Works fine in any browser with ES6/ES2015 support, but if you transpile the example with Babel to ES5 and execute the code, you will get the results shown in the comments.


Due to limitations of ES5 it’s not possible to inherit from built-in classes like Error, see the Babel docs.

Possible solution

The docs mention a plug-in called babel-plugin-transform-builtin-extend to resolve this issue, but if you have to support older browsers it may not help. In order to work the plug-in needs support for __proto__. Take a guess which browser does not support __proto__ … and of course, it’s the web developers best friend aka Internet Explorer. Thankfully it affects only version 10 and below.


If it’s not feasable to use the plug-in, you can at least access properties set in the constructor. A call to e.foo in the example is possible, but e instanceof MyError will return false, since you will always get an instance of Error.


Nothing of this ideal. We have to wait until it’s possible to use ES6/ES2015 directly. Yes, we all could set our transpile targets to ES6/ES2015 today, but our clients usually won’t allow it. Some customer is always browsing the web with an ancient device/browser.

Awesome tests with Vue and Jest

Jest is a very neat JavaScript testing library from Facebook. It’s mostly syntax-compatible with Jasmine and needs zero or very less configuration. Code coverage reports are there out-of-the-box and with sandboxed tests and snapshot testing it has some unique features.

Set-up Jest


You are using Vue CLI? Consider yourself lucky, the set-up of Jest could not be simpler:

yarn add --dev jest @vue/cli-plugin-unit-jest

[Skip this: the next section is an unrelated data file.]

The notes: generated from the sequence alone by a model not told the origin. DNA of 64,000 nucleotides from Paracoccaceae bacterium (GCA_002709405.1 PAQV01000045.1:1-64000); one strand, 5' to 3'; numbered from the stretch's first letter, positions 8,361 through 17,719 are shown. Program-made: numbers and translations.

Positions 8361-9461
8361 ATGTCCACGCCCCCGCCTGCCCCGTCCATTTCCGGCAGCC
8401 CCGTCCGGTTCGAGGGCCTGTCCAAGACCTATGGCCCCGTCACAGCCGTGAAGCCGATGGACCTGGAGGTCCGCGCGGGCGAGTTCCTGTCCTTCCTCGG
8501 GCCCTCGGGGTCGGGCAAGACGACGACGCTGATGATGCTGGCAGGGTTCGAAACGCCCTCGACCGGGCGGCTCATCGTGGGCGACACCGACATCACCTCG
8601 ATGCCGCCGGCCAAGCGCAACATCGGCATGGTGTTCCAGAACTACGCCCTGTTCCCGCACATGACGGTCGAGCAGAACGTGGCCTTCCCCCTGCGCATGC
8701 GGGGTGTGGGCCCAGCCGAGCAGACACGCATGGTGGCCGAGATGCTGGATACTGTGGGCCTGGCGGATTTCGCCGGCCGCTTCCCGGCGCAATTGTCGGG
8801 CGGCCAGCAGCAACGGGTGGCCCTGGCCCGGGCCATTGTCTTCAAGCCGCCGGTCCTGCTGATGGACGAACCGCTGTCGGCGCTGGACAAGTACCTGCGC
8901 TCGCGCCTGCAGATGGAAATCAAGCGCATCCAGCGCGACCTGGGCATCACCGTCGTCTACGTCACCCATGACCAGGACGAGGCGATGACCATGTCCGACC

vue invoke unit-jest

Vue CLI will do the rest and also create an example spec for the HelloWorld component.


Install all necessary dependencies:

yarn add --dev @vue/test-utils babel-jest jest jest-serializer-vue vue-jest

Create jest.config.js in your project root directory:

module.exports = {
  moduleFileExtensions: ['js', 'json', 'vue'],
  transform: {
    '^.+\\.vue$': 'vue-jest',
    '^.+\\.js?$': 'babel-jest'
  moduleNameMapper: {
    '^@/(.*)$': '<rootDir>/src/$1'
  snapshotSerializers: ['jest-serializer-vue'],
  testMatch: ['<rootDir>/src/tests/**/*.spec.js']

Please adjust the paths in moduleNameMapper and testMatch to your project.

You should also add a modern JavaScript preset to your .babelrc file:

  "presets": ["es2015"]

Optional step

Add the following line to your .gitignore file:


The set-up is now complete. Let’s write a test file!

Writing tests

Here is a litte example Vue component:

  <ul class="demo">
    <li class="demo__item" v-for="value in values" :key="value">{{ value }}</li>

export default {
  name: 'demo',
  data () {
    return {
      values: []
  created() {
  methods: {
    async fetchValues() {
      const response = await fetch('/api/demo/values')
      this.values = await response.json()